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TNF-α predicts HHV-6 reactivation and disease progression in patients with DIHS/DRESS

HHV-6 has long been associated with drug hypersensitivity reaction syndromes such as DIHS/DRESS.  However, the specific mechanism of this relationship has yet to be fully elucidated, and to date there have been no widely accepted biomarkers of the DIHS/DRESS disease process.  In a recent study from Japan, a serum TNF-a level of 12 pg/mL, CRP level of 7 mg/dl, and LDH level of 600 U/L were found to be sufficient for prediction of HHV-6 reactivation in this patient population. The TNF-a threshold was particularly correlated with HHV-6 DNA detection, and additional data suggest IL-6 and TNF-a may be good indicators of DIHS/DRESS disease progression overall.  While elevated TNF-a detected at the early onset of disease is a strong indicator for the early recognition of HHV-6 reactivation, this finding also reflects important therapeutic information that could be used as an early diagnostic marker of DIHS/DRESS.  In addition, IL-6 was found to be a good marker to differentiate DIHS from erythema multiforme. READ MORE

New strategy for reducing rate of encephalitis in cord blood transplant patients?

Previous studies have revealed that 8-10% of cord blood transplant recipients go on to develop HHV-6 encephalitis, often with serious sequelae.  HHV-6 reactivation in transplant patients can cause hepatitis, intersitital pneumonia, fever, rash, cognitive dysfunction and delayed neutrophil and platelet engraftment. Investigators at Sloan Kettering’s adult transplant center may have found a formula to keep this rate of encephalitis low. In an article published this month, the group shows data from a cohort of 125 double-unit CBT recipients that eliminating anti-thymocyte globulin (ATG) from the regimen may help limit the rate of HHV-6 encephalitis in these patients.  In addition, the group administered antivirals (foscarnet) to symptomatic HHV-6+ patients. While nearly every patient enrolled in the study experienced HHV-6 reactivation (94%), HHV-6 encephalitis occurred in just 2 patients (1.6%).  READ MORE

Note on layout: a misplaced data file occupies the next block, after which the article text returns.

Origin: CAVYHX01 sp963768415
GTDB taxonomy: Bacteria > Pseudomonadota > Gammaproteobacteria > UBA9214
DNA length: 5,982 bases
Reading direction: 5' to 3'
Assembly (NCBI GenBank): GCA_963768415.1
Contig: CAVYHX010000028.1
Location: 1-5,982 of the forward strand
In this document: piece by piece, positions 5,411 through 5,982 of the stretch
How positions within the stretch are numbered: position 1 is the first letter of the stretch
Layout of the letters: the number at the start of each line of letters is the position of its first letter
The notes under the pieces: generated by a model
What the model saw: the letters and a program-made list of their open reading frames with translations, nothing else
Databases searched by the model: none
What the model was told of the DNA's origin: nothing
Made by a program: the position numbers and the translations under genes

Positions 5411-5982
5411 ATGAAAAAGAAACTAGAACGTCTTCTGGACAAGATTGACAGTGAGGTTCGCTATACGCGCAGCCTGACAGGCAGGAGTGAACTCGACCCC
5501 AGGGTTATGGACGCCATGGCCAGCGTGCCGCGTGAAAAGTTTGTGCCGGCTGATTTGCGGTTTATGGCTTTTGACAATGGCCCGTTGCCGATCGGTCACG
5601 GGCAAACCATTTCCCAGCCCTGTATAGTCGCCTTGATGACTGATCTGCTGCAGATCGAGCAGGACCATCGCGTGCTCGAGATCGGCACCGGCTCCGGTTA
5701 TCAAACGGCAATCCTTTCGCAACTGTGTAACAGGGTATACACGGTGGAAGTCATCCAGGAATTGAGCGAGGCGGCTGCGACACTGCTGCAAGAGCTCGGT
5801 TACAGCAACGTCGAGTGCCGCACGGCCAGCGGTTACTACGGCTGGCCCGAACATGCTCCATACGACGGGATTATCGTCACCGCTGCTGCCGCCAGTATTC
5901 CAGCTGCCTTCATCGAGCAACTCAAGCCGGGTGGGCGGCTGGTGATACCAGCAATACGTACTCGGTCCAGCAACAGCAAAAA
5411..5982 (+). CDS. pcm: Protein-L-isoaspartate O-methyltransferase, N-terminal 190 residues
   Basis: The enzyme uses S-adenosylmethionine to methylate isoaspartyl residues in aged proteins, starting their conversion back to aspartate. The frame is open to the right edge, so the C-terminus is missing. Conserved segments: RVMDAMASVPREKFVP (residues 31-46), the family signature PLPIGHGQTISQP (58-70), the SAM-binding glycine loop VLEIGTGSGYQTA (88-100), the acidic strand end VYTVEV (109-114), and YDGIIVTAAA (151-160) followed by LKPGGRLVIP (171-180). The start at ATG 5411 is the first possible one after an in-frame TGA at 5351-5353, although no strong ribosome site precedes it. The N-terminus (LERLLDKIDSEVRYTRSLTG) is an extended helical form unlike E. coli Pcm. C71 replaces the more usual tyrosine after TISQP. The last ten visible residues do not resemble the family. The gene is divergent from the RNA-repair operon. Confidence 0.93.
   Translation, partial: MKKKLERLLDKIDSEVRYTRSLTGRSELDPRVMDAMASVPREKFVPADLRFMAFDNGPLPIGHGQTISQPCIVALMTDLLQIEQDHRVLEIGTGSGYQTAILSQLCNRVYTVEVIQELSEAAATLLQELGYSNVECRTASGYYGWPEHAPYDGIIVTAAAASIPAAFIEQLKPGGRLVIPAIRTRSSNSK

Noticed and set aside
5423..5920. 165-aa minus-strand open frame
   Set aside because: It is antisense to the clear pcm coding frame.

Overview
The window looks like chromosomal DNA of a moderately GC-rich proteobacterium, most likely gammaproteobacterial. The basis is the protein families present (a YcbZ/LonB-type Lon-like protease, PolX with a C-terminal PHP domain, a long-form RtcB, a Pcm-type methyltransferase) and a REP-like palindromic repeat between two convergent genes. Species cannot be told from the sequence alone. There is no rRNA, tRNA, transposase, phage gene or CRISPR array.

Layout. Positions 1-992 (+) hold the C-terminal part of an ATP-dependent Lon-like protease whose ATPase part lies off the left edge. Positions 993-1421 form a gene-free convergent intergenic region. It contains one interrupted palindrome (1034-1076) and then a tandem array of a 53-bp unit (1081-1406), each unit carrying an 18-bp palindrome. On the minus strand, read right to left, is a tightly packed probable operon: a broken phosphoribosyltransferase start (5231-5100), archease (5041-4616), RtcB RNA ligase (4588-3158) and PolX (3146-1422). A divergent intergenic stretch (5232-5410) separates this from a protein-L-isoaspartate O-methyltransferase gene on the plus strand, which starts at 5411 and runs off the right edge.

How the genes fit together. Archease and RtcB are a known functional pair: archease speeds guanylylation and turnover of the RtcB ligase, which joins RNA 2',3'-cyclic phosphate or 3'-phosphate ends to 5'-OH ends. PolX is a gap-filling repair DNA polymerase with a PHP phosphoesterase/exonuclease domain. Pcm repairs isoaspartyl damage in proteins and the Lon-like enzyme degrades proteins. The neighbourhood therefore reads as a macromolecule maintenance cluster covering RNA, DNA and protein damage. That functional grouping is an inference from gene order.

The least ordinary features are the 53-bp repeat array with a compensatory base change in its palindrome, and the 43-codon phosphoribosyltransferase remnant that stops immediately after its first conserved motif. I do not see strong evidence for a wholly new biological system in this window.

Mixed and compartmentalized infections found in Japanese stem cell transplant patients

Mixed CMV infections have been linked to high viral loads and worse prognosis in transplant patients. A team of Japanese investigators led by Tetsushi Yoshikawa found evidence of mixed infections of human herpesvirus 6B (HHV-6B) in two out of 15 stem cell transplant patients. Furthermore, in two patients the strain in the spinal fluid differed from that in the peripheral blood, suggesting compartmentalization of HHV-6 reactivation.  The analysis was done by quantifying the copy numbers of telomeric repeat sequences (TRS) among various clinical isolates in immunocompetent and immunocompromised individuals. These repeat sequencs are located at the ends of the HHV-6 genome and vary considerably by strain.  The investigators then compared telomeric sequences In clinical isolates obtained from exanthem subitum cases to those from patients with DIHS or post-transplant reactivation. The sizes of the telomeric sequences in each strain differ considerably, making it possible to determine the number of variants without isolating each strain individually.  In this case, the reactivated virus detected in the CNS differed from that of the virus detected in initial isolates from PBMCs. Taken together, these results suggest that PCR analysis of TRS copy number is a reliable tool for determining the number of isolates present in a sample, which in turn may have important clinical relevance in several clinical contexts of HHV-6B infection.  READ MORE

Understanding the association between ciHHV-6 and HIV disease

A group from the University of Rochester Medical Center led by Mary Caserta has conducted a cross-sectional investigation to identify evidence of a potential modifying effect of chromosomally integrated human herpes virus 6 (ciHHV-6) on human immunodeficiency virus (HIV) disease progression and/or severity. They found 8 ciHHV6 patients out of 439 with HIV, or a prevalence of 0.91%.  After adjusting for use of antiretroviral therapy, all subjects with ciHHV-6 were found to have experienced low severity HIV disease. Although these results were not statistically significant, the authors suggest a larger study of HIV disease severity and ciHHV6 status is needed to fully understand this relationship. READ MORE